Cassini’s last view of Titan


Week Three: Ninth Anniversary Fund-Raising Drive for Behind the Black
 

It is now the third week in my annual anniversary fund-raising campaign for Behind the Black.


Please consider donating. I am trying to avoid advertising on this website, but will be forced to add it if I do not get enough support from my readers. You can give a one-time contribution, from $5 to $100, or a regular subscription for as little as $2 per month. Your support will be deeply appreciated, and will allow me to continue to report on science and culture freely.


Regular readers can support Behind The Black with a contribution via paypal:

Or with a subscription with regular donations from your Paypal or credit card account:


 

If Paypal doesn't work for you, you can support Behind The Black directly by sending your donation by check, payable to Robert Zimmerman, to
 
Behind The Black
c/o Robert Zimmerman
P.O.Box 1262
Cortaro, AZ 85652

The Cassini science team today released a mosaic of the last images Cassini took of Titan before it crashed into Saturn’s atmosphere four days layer.

The mosaic shows Titan’s north polar region, and shows seas, lakes, and spotty clouds. The lack of clouds is a puzzle to scientists, as they had expected the north polar region to be cloud-covered at this time as summer arrived there, as had been seen at the south pole.

During Titan’s southern summer, Cassini observed cloud activity over the south pole.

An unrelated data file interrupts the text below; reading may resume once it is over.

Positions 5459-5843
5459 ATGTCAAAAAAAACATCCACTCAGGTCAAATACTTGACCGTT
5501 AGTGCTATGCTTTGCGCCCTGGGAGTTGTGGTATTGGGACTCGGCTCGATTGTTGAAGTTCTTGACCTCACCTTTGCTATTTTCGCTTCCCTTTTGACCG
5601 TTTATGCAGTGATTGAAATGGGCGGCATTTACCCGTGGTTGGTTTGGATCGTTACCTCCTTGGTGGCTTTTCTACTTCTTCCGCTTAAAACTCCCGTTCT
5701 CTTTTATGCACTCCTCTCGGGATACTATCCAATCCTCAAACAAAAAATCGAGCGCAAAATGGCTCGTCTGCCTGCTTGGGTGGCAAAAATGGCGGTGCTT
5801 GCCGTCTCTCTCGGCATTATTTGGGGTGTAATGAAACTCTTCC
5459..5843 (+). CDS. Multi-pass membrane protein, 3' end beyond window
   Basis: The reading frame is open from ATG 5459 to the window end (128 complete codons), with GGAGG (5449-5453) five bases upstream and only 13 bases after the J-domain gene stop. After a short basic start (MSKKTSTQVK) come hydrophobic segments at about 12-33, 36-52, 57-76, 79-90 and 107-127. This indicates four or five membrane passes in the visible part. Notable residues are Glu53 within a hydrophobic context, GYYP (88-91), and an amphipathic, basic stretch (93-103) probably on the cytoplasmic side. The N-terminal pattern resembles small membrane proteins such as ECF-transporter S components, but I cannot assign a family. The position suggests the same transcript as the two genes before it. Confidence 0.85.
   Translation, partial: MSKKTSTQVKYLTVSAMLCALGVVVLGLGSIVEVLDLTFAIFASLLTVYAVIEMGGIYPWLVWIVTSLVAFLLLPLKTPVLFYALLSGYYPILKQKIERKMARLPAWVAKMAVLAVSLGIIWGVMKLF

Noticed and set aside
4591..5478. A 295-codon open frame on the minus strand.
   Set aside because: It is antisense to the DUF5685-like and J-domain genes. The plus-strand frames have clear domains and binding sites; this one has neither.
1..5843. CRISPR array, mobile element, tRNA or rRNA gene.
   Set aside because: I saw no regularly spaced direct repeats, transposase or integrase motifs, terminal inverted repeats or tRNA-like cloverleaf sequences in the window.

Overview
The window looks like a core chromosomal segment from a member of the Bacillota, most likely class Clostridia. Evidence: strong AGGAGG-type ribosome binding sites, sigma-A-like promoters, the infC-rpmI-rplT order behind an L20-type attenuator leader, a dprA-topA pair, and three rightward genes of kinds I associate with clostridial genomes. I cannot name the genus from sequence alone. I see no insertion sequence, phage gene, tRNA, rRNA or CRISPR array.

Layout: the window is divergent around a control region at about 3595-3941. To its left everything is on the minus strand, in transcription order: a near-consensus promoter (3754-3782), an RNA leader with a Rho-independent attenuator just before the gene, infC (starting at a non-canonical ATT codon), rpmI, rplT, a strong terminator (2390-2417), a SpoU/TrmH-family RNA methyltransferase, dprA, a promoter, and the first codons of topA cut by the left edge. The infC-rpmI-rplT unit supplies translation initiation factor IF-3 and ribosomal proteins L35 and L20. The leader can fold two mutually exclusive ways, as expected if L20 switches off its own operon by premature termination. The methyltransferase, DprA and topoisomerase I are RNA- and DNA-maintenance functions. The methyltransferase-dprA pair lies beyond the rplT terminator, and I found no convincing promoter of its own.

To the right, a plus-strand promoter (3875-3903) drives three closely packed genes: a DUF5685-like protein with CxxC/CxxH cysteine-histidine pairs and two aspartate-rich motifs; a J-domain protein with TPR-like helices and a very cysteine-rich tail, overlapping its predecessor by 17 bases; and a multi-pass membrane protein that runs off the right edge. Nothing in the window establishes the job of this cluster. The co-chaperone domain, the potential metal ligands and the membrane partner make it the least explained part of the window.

However, typical of observations taken during northern spring and summer, the view here reveals only a few small clouds. They appear as bright features just below the center of the mosaic, including a few above Ligeia Mare. “We expected more symmetry between the southern and northern summer,” said Elizabeth (“Zibi”) Turtle of the Johns Hopkins Applied Physics Lab and the Cassini Imaging Science Subsystem (ISS) team that captured the image. “In fact, atmospheric models predicted summer clouds over the northern latitudes several years ago. So, the fact that they still hadn’t appeared before the end of the mission is telling us something interesting about Titan’s methane cycle and weather.”

The truth is we haven’t the slightest idea whether the clouds over the south pole during its previous summer were normal or an aberration. We have barely seen a full year of seasons at Saturn and Titan. To confidently extrapolate any pattern from this slim data is silly.

Share

One comment

  • Max

    Saturn ranges between nine and 10 AU from the sun. That’s 40 times less sunlight then we receive. Putting the temperature near 400° below zero. Most of the moons receive more heat from saturn than they do from the sun. If they were expecting a big change in a small moons atmosphere because someone calls it summer…

Leave a Reply

Your email address will not be published. Required fields are marked *